Justin Clark
Justin Clark
3 months ago

that’s a fair point made. I’m becoming less convinced that “those people” actually care for the planet and its challenges though… I think they’re telling us what we want to hear.

Galeti Tavas
Galeti Tavas
3 months ago
Reply to  Justin Clark

“Google WEF Young Leaders – Trudeau, Jacinda, Tony Blair, Bill Gates, Macron etc. This is not about Health nor about Climate Change. It’s about Power.”

Good for you noticing this – so few do – none of the sheep know anything at all as their world is becoming a dystopia all about them. George Gammon is a bit of entertainer really, he is a Barnum and Baily Showman out to make his next multi-Millions, but in the process he does show a lot of hidden truths.

His ‘White Boards’ are vital to watch to get some basics in economics.

Julian Farrows
Julian Farrows
3 months ago

You’re right, no doubt, about Bill Gates being no madman investor, but you’re wrong about him trying to get in front of the future. Someone that rich is capable of shaping the future. Often those who ‘anticipate’ future trends are those trying to sell their solution to a larger public.

Jennifer Chavez
Jennifer Chavez
3 months ago
Reply to  Julian Farrows

It needn’t be either-or, and I think it’s often both.

Henry Haslam
Henry Haslam
3 months ago
Reply to  Justin Clark

He is a successful businessman and a philanthropist. He also knows how to read, and there is a plentiful literature about alternative diets

Galeti Tavas
Galeti Tavas
3 months ago
Reply to  Henry Haslam

He is one of the 4 horsemen of the Apocalypse. War, Pestilence, famine, and death….

I think we all know which one Gates is, and his horse is Fauci……

Galeti Tavas
Galeti Tavas
3 months ago
Reply to  Justin Clark

He uses his ability to invest Trillions in order to MANIPULATE the world into the direction he wishes, which is new-Feudalism.

Gates does not invest to make more money – he has more than Croesus, he uses his $ as a form of power to conquer more and more power, what Cyrus can conquer him now? Unless the combined WEF and IMF were to turn on him he will become god like in his power.

Steve Elliott
Steve Elliott
3 months ago

When humans went from hunter gatherer to farmer their diet took a major hit. They went from eating a thousand different species plants and animals to just a handful. I think if we remove meat from our diet it will be another major setback. I think it will be a nutritional disaster.
I seem to remember it wasn’t too long ago that we had huge stockpiles of unwanted food in warehouses around the EU, wine lakes, butter mountains, great grain silos with over produced wheat.
It’s also worth pointing out that a lot of “Waste” from human food production goes to feed livestock. Almost all soya is pressed for oil. Most of that oil goes into processed foods for humans and much of the rest goes to making bioethanol. They fibrous waste from the pressing which humans can’t eat goes into animal feed. Cows are great processors of fibre. This applies also to oil seed rape and sugar beet. The waste from the production of bioethanol from various plants also goes into livestock feed.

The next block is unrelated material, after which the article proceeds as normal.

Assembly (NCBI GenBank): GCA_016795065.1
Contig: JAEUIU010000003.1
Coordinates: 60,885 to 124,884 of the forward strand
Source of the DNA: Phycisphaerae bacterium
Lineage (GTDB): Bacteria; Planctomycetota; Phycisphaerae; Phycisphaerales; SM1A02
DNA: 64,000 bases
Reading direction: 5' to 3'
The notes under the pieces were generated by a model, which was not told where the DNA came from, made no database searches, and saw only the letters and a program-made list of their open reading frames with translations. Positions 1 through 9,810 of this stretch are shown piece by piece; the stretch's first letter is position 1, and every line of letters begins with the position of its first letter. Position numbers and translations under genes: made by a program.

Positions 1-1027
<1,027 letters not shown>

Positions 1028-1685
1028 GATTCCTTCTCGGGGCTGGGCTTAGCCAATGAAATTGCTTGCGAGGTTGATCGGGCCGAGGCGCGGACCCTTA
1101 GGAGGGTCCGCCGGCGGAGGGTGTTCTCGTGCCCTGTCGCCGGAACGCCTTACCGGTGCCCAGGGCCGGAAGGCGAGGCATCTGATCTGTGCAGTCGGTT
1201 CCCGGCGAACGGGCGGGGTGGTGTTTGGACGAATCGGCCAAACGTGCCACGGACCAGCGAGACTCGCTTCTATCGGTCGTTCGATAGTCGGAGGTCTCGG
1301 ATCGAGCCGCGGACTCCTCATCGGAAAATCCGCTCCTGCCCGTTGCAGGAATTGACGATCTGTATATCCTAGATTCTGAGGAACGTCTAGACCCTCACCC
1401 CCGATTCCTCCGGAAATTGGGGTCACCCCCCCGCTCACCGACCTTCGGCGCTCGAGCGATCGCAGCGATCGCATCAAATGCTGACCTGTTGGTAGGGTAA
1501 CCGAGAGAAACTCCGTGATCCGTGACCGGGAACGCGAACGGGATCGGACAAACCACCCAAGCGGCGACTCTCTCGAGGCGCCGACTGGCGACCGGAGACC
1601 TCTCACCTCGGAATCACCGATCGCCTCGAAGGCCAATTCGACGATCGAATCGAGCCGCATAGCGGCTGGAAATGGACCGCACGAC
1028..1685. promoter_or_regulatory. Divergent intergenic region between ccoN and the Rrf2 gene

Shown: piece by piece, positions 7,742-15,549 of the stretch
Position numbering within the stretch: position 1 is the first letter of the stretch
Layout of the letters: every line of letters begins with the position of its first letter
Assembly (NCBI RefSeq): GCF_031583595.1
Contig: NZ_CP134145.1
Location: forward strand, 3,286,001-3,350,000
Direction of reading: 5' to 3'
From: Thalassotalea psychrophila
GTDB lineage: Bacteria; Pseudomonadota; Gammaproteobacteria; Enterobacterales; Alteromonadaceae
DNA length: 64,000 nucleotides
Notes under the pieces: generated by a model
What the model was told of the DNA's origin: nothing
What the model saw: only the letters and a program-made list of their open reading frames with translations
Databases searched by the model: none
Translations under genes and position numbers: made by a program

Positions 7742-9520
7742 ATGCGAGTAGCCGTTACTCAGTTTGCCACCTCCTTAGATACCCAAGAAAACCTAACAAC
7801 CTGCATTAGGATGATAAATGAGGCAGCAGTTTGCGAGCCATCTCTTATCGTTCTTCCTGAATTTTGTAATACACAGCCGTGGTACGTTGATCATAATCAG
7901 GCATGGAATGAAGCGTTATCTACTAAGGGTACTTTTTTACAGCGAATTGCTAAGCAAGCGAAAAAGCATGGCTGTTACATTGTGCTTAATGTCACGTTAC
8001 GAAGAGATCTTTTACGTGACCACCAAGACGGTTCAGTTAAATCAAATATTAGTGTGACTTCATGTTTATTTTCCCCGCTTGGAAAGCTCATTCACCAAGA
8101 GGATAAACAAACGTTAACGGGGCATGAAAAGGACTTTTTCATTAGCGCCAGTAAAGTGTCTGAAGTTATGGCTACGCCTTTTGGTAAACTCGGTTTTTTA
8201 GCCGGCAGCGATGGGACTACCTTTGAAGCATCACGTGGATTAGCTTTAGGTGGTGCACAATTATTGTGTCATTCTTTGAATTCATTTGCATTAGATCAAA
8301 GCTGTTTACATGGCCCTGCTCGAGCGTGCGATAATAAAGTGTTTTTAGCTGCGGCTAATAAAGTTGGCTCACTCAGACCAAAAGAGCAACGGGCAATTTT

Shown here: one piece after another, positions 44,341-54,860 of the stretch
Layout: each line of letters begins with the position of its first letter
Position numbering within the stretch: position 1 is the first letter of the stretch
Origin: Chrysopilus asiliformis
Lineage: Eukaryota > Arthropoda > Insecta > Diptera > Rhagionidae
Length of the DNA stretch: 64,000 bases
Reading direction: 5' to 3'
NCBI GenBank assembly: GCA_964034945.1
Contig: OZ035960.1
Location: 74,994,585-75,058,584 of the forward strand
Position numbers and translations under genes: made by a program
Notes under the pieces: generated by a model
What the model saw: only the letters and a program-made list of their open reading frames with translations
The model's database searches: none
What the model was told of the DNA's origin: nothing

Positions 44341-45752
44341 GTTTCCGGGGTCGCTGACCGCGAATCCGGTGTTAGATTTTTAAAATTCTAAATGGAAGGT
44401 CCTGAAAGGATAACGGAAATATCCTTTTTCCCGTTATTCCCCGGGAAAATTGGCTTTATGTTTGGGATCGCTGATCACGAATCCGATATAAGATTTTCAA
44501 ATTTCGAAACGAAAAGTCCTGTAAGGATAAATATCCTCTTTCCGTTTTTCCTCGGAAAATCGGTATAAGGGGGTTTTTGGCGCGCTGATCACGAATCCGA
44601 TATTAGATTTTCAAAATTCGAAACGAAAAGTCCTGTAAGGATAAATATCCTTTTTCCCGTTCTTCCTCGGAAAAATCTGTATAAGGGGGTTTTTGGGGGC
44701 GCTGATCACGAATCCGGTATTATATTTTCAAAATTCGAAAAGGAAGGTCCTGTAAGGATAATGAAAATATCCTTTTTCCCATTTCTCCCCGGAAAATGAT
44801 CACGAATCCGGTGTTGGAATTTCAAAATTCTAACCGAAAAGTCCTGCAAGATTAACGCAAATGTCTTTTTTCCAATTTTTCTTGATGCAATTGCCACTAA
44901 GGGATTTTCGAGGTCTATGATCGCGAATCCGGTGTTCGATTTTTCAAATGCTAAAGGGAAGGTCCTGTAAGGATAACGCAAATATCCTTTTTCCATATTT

Andrew D
Andrew D
3 months ago

Or we could implement Jonathan Swift’s ‘modest proposal’. Reduced population and plenty of meat – result!

Galeti Tavas
Galeti Tavas
3 months ago
Reply to  Andrew D

We already introduced Swift’s ‘Big End/Little End’ cultural wars: Trans, Gender, Race, Crime, Police, etc – to break up society so all may be devided and conquered.

Mark Backlund
Mark Backlund
2 months ago
Reply to  Andrew D

I appreciate your humor, and you’re making the point I wanted to make as I read this thread: As long as we keep focusing only on the “supply” side of feeding the planet, we’re going to either lose altogether or at least create a horribly dystopian planet on which we’re supposed to “live”. Population stabilization or even reduction addresses the “demand” side of the equation. And I’m not talking about government mandates….I’m talking about f*ing common sense. Is it impossible for people in general to see the big picture, acknowledge that endless growth is really just another name for “cancer”, and restrain ourselves? The days of endless planetary plenitude are long gone. We live on a finite system. Why can’t we accept that, deal with it, and respond proactively?

jonathan carter-meggs
jonathan carter-meggs
3 months ago

I think addressing the “excess” CO2 issue by removing it is the correct approach rather than inflicting pain on everyone unequally by using second order effects. However, what is the right level of CO2 and how can you be sure you wont overshoot and kill all the plants? Geoengineering is a science that we do not have control of and the balance nature offers us is not in our control either (clearly).

Graham Stull
Graham Stull
3 months ago

Overpopulation has been the big policy issue no one wants to talk about for over a decade now.
I never tire of bringing it up in conversation with my left-leaning, fourth-level educated friends and colleagues. And they almost always shrug it off as either not feasible or not palatable enough to discuss in polite company.
Yet the simple fact remains that, without a technological miracle, 11 billion humans must choose to either eradicate poverty or save the planet from ecological disaster. It cannot do both.
(Plug for the excellent novel I wrote back in 2015 about overpopulation, which goes through all the arguments in a nice way. Oh yes, and it’s about a virus released in 2020. No kidding.)

Martin Bollis
Martin Bollis
3 months ago
Reply to  Graham Stull